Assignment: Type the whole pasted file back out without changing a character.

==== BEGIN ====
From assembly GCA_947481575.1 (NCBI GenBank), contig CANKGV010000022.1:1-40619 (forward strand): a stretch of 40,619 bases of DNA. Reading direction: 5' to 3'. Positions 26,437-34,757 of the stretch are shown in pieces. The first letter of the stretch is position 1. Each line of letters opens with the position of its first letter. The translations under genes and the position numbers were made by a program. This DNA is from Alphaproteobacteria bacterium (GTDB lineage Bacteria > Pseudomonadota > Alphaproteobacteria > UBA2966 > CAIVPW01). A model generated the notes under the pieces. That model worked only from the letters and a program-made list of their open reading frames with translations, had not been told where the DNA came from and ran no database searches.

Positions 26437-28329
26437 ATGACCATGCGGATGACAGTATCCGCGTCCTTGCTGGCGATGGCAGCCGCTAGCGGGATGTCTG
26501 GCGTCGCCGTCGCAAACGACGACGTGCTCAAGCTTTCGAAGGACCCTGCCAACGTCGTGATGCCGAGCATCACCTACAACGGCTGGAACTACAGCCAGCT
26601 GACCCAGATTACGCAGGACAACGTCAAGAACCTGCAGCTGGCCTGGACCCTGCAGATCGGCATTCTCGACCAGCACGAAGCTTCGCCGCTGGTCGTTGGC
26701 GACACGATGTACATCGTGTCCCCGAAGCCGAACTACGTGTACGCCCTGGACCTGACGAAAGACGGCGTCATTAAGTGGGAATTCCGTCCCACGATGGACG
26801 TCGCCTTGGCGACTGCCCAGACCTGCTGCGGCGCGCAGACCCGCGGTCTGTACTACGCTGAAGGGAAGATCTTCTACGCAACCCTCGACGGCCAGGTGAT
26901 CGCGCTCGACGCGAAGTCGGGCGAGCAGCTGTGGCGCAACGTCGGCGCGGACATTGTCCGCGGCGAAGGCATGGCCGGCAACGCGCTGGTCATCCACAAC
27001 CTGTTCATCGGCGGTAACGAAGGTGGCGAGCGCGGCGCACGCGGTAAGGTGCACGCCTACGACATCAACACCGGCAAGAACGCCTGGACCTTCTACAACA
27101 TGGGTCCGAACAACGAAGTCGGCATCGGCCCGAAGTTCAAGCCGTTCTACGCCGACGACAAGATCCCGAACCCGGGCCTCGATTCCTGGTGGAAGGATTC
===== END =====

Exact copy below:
From assembly GCA_947481575.1 (NCBI GenBank), contig CANKGV010000022.1:1-40619 (forward strand): a stretch of 40,619 bases of DNA. Reading direction: 5' to 3'. Positions 26,437-34,757 of the stretch are shown in pieces. The first letter of the stretch is position 1. Each line of letters opens with the position of its first letter. The translations under genes and the position numbers were made by a program. This DNA is from Alphaproteobacteria bacterium (GTDB lineage Bacteria > Pseudomonadota > Alphaproteobacteria > UBA2966 > CAIVPW01). A model generated the notes under the pieces. That model worked only from the letters and a program-made list of their open reading frames with translations, had not been told where the DNA came from and ran no database searches.

Positions 26437-28329
26437 ATGACCATGCGGATGACAGTATCCGCGTCCTTGCTGGCGATGGCAGCCGCTAGCGGGATGTCTG
26501 GCGTCGCCGTCGCAAACGACGACGTGCTCAAGCTTTCGAAGGACCCTGCCAACGTCGTGATGCCGAGCATCACCTACAACGGCTGGAACTACAGCCAGCT
26601 GACCCAGATTACGCAGGACAACGTCAAGAACCTGCAGCTGGCCTGGACCCTGCAGATCGGCATTCTCGACCAGCACGAAGCTTCGCCGCTGGTCGTTGGC
26701 GACACGATGTACATCGTGTCCCCGAAGCCGAACTACGTGTACGCCCTGGACCTGACGAAAGACGGCGTCATTAAGTGGGAATTCCGTCCCACGATGGACG
26801 TCGCCTTGGCGACTGCCCAGACCTGCTGCGGCGCGCAGACCCGCGGTCTGTACTACGCTGAAGGGAAGATCTTCTACGCAACCCTCGACGGCCAGGTGAT
26901 CGCGCTCGACGCGAAGTCGGGCGAGCAGCTGTGGCGCAACGTCGGCGCGGACATTGTCCGCGGCGAAGGCATGGCCGGCAACGCGCTGGTCATCCACAAC
27001 CTGTTCATCGGCGGTAACGAAGGTGGCGAGCGCGGCGCACGCGGTAAGGTGCACGCCTACGACATCAACACCGGCAAGAACGCCTGGACCTTCTACAACA
27101 TGGGTCCGAACAACGAAGTCGGCATCGGCCCGAAGTTCAAGCCGTTCTACGCCGACGACAAGATCCCGAACCCGGGCCTCGATTCCTGGTGGAAGGATTC